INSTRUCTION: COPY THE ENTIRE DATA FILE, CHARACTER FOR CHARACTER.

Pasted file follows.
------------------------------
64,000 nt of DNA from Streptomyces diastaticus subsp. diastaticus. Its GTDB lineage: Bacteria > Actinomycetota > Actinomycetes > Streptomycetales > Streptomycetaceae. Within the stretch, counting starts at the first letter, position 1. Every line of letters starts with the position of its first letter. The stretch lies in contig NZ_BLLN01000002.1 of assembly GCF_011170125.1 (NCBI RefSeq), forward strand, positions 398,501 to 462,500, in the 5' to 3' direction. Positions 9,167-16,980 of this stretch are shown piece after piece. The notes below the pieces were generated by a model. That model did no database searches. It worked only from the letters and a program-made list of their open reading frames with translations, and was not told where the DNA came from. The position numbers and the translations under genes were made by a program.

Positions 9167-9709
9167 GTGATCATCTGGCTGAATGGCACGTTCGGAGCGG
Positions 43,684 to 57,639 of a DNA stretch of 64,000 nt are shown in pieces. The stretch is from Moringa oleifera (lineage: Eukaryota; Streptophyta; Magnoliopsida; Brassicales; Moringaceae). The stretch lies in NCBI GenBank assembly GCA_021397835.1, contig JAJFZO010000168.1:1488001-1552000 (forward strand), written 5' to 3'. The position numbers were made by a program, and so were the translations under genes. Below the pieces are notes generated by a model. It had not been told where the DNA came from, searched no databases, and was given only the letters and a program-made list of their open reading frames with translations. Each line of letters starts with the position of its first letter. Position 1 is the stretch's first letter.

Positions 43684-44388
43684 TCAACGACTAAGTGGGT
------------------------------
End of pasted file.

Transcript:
64,000 nt of DNA from Streptomyces diastaticus subsp. diastaticus. Its GTDB lineage: Bacteria > Actinomycetota > Actinomycetes > Streptomycetales > Streptomycetaceae. Within the stretch, counting starts at the first letter, position 1. Every line of letters starts with the position of its first letter. The stretch lies in contig NZ_BLLN01000002.1 of assembly GCF_011170125.1 (NCBI RefSeq), forward strand, positions 398,501 to 462,500, in the 5' to 3' direction. Positions 9,167-16,980 of this stretch are shown piece after piece. The notes below the pieces were generated by a model. That model did no database searches. It worked only from the letters and a program-made list of their open reading frames with translations, and was not told where the DNA came from. The position numbers and the translations under genes were made by a program.

Positions 9167-9709
9167 GTGATCATCTGGCTGAATGGCACGTTCGGAGCGG
Positions 43,684 to 57,639 of a DNA stretch of 64,000 nt are shown in pieces. The stretch is from Moringa oleifera (lineage: Eukaryota; Streptophyta; Magnoliopsida; Brassicales; Moringaceae). The stretch lies in NCBI GenBank assembly GCA_021397835.1, contig JAJFZO010000168.1:1488001-1552000 (forward strand), written 5' to 3'. The position numbers were made by a program, and so were the translations under genes. Below the pieces are notes generated by a model. It had not been told where the DNA came from, searched no databases, and was given only the letters and a program-made list of their open reading frames with translations. Each line of letters starts with the position of its first letter. Position 1 is the stretch's first letter.

Positions 43684-44388
43684 TCAACGACTAAGTGGGT